SESSION TITLE: Infectious Disease Case Report Posters I
SESSION TYPE: Affiliate Case Report Poster
PRESENTED ON: Tuesday, October 29, 2013 at 01:30 PM - 02:30 PM
INTRODUCTION: In patients with AIDS, pulmonary histoplasmosis can have a similar clinical presentation to Pneumocystis jiroveci Pneumonia (PJP) and distinguishing between the two can be difficult. We present such a case in a gentleman returning from Trinidad.
CASE PRESENTATION: A 43 year old man with HIV, not taking antiretrovirals, presented with two months of fatigue and 25lbs weight loss. He immigrated from Trinidad in 2007 and last visited five months prior to admission. Exam was notable for low grade temperature, normal oxygen saturation, cachexia, temporal wasting, and clear lungs. Room air blood gas was 7.49/30/73/23. Labs were notable only for LDH 3470U/L and CD4 1cell/mm3. Blood cultures were negative. A chest CT (figure1) was performed. Empiric treatment for (PJP) with oral trimethoprim-sulfamethoxazole was started. Three sputums samples were AFB smear negative. Bronchoscopy with BAL and TBBX was performed (figure2).
DISCUSSION: Histoplasmosis Capsulatum is the dimorphic fungal agent responsible for pulmonary histoplasmosis. H. capsulatum mycelia are dropped in soil by bird or bat guano, and can be found in high concentrations in chicken coops, decayed trees, and caves. Distinguishing this infection from PJP can be difficult as the clinical manifestations of both infections are non-specific, resulting in dyspnea, fevers, cough, and weight loss. LDH can be elevated in both PJP and histoplasmosis, and at levels greater than 1000U/L, LDH may be more specific for histoplasmosis infection(1). Chest x-ray can show reticular opacities in patients infected with PJP or histoplasmosis,(2). Chest CT may differentiate the two, demonstrating ground glass opacities in PJP and micronodules in histoplasmosis. Even with tissue sections, the two can be confused as both can appear as small yeasts on histologic analysis(3).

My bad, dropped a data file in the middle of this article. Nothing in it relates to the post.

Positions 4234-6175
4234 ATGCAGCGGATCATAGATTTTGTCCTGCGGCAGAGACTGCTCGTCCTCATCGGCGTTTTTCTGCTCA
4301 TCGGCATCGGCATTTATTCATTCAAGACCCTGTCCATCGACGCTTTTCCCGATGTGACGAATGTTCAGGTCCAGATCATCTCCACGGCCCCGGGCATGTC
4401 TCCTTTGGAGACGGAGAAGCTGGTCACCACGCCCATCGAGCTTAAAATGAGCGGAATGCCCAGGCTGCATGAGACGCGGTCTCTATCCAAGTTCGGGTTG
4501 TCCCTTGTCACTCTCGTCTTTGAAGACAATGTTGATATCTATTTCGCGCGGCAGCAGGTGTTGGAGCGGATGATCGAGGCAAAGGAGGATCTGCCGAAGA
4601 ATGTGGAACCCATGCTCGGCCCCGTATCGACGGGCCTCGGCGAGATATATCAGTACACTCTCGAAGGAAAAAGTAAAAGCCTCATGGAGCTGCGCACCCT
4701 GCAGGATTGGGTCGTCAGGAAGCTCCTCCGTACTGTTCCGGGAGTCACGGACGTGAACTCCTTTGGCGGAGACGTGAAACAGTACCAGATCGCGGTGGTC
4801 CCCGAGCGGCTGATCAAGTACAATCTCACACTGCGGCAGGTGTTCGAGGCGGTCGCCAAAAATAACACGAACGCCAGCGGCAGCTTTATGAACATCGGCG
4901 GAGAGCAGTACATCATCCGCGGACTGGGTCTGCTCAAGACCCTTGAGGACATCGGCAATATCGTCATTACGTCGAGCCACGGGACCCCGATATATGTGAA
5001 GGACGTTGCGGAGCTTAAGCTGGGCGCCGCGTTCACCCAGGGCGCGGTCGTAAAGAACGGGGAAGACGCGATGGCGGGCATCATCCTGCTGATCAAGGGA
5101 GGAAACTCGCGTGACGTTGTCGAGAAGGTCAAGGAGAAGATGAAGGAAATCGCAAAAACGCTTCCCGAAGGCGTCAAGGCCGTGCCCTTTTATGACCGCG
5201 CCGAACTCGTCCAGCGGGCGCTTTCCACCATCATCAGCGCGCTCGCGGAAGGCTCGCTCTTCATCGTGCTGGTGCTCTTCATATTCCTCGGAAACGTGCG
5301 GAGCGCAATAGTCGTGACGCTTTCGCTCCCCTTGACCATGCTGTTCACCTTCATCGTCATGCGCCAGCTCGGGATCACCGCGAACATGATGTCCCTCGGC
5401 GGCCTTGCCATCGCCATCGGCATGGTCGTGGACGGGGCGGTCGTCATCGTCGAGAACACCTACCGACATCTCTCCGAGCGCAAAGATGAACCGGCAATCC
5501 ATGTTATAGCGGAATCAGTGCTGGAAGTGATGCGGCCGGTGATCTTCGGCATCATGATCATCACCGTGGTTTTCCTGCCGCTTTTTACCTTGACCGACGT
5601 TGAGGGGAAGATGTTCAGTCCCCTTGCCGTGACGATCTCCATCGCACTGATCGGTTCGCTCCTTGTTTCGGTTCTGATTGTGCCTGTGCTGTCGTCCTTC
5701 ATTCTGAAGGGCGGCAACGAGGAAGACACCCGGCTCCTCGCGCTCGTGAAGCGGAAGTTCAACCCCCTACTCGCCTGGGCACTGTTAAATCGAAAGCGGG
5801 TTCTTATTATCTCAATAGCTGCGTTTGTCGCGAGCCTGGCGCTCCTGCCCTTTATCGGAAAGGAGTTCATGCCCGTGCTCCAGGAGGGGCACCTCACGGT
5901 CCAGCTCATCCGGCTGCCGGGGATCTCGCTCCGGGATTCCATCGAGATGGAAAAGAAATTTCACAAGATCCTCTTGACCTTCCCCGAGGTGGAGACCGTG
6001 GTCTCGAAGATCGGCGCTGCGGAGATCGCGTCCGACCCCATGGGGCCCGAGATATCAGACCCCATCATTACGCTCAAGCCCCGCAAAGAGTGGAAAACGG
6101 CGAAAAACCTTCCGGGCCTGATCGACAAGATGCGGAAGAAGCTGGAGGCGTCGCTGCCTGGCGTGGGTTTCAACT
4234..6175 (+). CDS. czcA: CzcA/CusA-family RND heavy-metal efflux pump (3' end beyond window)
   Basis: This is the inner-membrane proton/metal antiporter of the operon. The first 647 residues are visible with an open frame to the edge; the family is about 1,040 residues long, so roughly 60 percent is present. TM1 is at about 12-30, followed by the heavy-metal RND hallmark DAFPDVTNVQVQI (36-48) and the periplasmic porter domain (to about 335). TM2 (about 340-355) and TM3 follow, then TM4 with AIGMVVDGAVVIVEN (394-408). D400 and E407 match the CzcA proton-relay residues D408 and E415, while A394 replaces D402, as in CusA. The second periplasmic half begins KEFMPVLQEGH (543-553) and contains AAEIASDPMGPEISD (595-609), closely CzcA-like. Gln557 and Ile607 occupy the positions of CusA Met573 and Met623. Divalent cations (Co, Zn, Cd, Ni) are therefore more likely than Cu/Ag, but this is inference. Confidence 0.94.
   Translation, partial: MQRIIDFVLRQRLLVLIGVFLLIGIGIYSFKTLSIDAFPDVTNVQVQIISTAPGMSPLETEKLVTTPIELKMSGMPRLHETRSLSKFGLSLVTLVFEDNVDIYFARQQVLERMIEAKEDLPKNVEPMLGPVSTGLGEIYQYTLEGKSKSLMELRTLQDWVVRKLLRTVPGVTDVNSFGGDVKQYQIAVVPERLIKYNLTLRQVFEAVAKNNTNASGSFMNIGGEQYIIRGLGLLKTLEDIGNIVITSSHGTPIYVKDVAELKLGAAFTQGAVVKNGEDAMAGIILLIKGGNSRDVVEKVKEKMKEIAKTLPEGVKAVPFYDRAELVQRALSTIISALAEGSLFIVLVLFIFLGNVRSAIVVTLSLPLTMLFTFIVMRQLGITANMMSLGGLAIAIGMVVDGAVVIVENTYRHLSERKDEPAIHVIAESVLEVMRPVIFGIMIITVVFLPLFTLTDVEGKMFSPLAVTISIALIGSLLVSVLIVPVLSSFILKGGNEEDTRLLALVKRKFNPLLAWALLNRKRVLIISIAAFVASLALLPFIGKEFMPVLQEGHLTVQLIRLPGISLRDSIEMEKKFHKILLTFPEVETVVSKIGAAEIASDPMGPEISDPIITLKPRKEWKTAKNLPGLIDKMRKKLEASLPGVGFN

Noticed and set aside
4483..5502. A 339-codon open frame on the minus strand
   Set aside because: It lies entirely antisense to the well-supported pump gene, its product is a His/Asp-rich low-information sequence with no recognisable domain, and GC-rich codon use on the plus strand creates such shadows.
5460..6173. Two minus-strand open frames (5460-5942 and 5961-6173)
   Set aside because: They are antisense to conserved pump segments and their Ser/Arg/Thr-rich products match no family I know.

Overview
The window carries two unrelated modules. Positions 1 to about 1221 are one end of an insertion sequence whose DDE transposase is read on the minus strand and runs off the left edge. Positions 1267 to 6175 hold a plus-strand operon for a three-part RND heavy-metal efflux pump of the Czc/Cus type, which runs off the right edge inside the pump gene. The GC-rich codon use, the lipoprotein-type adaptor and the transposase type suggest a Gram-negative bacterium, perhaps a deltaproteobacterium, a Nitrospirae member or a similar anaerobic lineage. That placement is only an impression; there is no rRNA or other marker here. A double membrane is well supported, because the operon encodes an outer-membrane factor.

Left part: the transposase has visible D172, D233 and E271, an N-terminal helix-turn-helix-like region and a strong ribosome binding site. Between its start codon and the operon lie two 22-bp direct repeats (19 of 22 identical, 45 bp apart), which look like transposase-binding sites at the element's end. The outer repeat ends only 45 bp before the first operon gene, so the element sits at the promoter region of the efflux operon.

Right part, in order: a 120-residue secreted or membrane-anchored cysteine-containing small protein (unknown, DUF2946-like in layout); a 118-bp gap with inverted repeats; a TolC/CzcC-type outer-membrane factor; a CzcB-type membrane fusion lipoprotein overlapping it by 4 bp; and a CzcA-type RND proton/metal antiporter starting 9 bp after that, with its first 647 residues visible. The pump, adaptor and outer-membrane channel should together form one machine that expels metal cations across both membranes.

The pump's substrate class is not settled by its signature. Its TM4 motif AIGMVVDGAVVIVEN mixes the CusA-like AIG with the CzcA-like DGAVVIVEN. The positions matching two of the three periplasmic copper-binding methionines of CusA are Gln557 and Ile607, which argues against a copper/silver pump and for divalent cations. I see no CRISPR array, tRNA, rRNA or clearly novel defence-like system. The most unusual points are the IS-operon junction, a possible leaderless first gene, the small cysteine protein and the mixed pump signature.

CONCLUSIONS: It is important to consider all the clinical, radiologic, and pathologic clues available when distinguishing histoplasmosis from other pulmonary infections, while taking into account that patients with AIDS may have multiple infections simultaneously. In our patient, a diagnosis of disseminated histoplasmosis and PJP co-infection was made and liposomal amphotericin was added to his regimen of oral trimethoprim/sulfamethoxazole.
Reference #1: Butt AA, Michaels S, Greer D, Clark R, Kissinger P, Martin DH. Serum LDH level as a clue to the diagnosis of histoplasmosis. AIDS Read 2002;12(7):317-21
Reference #2: Huang L, Cattamanchi A, Davis JL, den Boon S, Kovacs J, et al. HIV-associated Pneumocystis pneumonia. Proc Am Thorac Soc 2011;8(3):294-300
Reference #3: Guarner J, Brandt ME. Histopathologic diagnosis of fungal infections in the 21st century. Clin Microbiol Rec 2011;24(2):247-80
DISCLOSURE: The following authors have nothing to disclose: John Egan, Young Im Lee, Paru Patrawalla, Raghu Loganathan
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